In From the Cold?

On Richard Burton

He fascinates me, this Welshman. In interviews later in his life, after he was confronted by the destructive nature of his behavior, not the least of which was his dependence on alcohol, he mentioned that he hated being an actor. He didn’t want to be an actor, but he was an actor. The biographical documentary referenced in the title of this post included interviews from those who were close to him; Mike Nichols, the director of Who’s Afraid of Virginia Woolf?, said that Burton struggled, as a man who was an actor who didn’t want to be an actor, with a life of “seeming” versus a life of “being.”

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Come On Pilgrim was a pass that hit me in mid-stride when I was sixteen years old, and I ran with it all the way to…

Well, that’s the problem: it’s the occasion of my forty-first birthday, and I, like many men approaching middle age, find it to be an occasion made for nostalgia, of what I wanted to be and could have been and am not. I remarked to myself, upon waking up to the depression of another milestone on the way to that cold, open, worm-filled hole, “I’m so disappointed: I figured the world would be fixed by now, and that I would have played a notable part in fixing it.”

Alas, not. We were in high school, training away to win the big game (and I did and did not), to hit the high note in the big finale (and I did, sorta kinda, when I held my arms out just so), and training to pass the big exam (I won the big scholarship by means of which, life’s Raison d’être). And then: Pixies, a screaming rage. A song about caribou? It was exactly right.

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Notes on A Study in Scarlet

Or, more properly, Being a Reprint from the Reminiscences of John H. Watson, M.D., Late of the Army Medical Department. I think this is telling: a medical doctor giving an account of a miracle worker. Nevertheless, Sherlock Holmes is introduced to us, not so much as a study of an extraordinary character (the product of Doyle’s extraordinary Late Victorian Era imagination), but as a study of a sclerotic, injured, convalescing defender of the Queen’s Empire.

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A Riddle That Blossoms

It’s a poem I wrote, belonging to a couple of warriors in my book. They’ve just survived something horrible, and the anger and hatred which drove them to survive it–those emotions are giving way to a secondary primal emotion (if you will allow). The older warrior recalls a poem he learned as a younger man, introducing it to the younger with this sentence:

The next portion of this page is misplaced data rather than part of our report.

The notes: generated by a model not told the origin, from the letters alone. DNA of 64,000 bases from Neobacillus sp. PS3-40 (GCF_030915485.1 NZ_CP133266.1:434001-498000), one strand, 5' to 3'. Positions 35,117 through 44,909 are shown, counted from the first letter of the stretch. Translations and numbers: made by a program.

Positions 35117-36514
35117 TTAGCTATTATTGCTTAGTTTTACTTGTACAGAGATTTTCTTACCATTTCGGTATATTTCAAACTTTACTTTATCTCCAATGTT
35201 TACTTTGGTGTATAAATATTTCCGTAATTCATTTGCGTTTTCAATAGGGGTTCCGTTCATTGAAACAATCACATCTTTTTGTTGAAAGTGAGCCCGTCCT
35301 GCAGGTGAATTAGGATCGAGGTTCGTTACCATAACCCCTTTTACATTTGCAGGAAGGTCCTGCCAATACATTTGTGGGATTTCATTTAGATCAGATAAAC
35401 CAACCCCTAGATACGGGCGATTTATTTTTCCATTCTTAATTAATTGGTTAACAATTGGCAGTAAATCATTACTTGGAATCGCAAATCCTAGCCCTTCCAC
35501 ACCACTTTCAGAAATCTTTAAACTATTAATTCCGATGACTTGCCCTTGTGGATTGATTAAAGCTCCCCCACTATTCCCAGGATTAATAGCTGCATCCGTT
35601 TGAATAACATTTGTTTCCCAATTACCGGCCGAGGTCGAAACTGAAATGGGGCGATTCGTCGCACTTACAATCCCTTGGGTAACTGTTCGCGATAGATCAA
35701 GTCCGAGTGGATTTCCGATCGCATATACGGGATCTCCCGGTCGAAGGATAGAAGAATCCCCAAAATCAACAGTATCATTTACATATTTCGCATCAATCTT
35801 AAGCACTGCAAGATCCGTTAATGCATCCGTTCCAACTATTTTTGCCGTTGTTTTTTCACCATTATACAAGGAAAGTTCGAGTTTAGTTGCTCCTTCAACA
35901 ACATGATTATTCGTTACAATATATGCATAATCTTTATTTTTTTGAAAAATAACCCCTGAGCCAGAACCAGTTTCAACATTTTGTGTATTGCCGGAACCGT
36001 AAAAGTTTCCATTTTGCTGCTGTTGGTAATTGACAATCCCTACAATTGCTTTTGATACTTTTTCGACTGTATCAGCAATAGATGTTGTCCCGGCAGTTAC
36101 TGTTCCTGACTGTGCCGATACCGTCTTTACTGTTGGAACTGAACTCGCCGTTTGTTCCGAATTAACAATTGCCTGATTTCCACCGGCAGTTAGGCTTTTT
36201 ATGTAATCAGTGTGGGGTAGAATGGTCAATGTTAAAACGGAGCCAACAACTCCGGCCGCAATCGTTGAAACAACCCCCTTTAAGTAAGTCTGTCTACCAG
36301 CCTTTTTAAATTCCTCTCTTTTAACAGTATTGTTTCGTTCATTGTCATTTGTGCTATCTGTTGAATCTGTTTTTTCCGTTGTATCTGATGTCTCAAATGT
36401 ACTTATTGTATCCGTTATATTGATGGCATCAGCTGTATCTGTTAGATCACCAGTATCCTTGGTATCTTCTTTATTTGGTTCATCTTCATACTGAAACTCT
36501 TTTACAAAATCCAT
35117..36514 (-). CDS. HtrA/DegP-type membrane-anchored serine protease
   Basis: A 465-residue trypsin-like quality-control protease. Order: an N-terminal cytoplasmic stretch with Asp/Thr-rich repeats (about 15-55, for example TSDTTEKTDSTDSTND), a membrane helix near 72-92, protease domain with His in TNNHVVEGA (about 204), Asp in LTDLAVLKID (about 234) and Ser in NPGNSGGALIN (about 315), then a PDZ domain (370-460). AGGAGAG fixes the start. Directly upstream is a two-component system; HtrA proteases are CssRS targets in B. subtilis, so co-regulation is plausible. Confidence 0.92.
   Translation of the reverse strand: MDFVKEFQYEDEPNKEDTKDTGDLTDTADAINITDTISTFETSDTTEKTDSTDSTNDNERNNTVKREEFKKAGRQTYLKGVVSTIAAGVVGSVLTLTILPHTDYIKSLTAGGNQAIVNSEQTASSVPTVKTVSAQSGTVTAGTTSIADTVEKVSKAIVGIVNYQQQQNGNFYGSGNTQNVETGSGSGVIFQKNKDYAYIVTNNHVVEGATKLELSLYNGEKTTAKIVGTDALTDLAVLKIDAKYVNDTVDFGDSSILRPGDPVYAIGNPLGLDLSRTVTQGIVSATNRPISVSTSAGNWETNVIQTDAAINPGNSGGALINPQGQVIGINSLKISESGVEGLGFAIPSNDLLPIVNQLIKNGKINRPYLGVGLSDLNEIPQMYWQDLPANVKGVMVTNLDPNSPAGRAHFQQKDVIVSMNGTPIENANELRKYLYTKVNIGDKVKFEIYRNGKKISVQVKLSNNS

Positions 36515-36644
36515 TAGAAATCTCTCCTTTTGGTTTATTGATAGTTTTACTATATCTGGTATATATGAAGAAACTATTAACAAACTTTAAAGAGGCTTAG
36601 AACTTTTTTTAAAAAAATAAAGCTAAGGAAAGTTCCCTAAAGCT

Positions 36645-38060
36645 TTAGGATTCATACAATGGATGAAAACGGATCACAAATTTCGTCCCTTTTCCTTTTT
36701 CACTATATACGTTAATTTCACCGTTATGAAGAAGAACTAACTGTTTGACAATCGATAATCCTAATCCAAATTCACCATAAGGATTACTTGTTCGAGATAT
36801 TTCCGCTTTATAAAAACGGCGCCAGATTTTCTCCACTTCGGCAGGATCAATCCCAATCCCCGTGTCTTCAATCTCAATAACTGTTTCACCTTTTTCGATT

“It starts as a riddle, and then,” he paused for a moment, “it blossoms.”

I think it scans well. I hope you enjoy it.

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The Rise and Fall of Momentary Barbarism

Nachmu made his way to the February 8 Buffalo Sabres game against Mordor’s Boston Bruins, bringing Nachmu the Lesser along. We had great seats, six rows up from the ice across from the benches.

I think within the first ten minutes of the game we had two goals and two fights. During the second fight, I felt barbarity rise in my heart as I stood and shouted for violent restitution for evil unavenged from last November. When the fight was over, satisfied I took my seat (by the way, I am never sitting in the 300s again. The extra few bucks buys exponential value), and I heard a clarion voice beside me, which made the barbarity settle and find its hidden recess.

She said, “I guess there are going to be many fights tonight.” “Yes,” I replied, “there’s a little energy in the building tonight.”

“I don’t like the fights,” she said, “I guess that makes me the anti-hockey fan.” I took my eyes off the ice and looked her. She was a lithe young lady, a young mother, with very light brown eyes to complement untreated long blonde hair and a visage reminiscent of a young and more petite Meryl Streep (I find Meryl Streep less beautiful than Audrey Hepburn and Mrs. Nachmu). “My children are so into the fights,” she added, “but I’m not. I think it’s unnecessarily violent.”

I pondered for a moment, and I said, “Really?”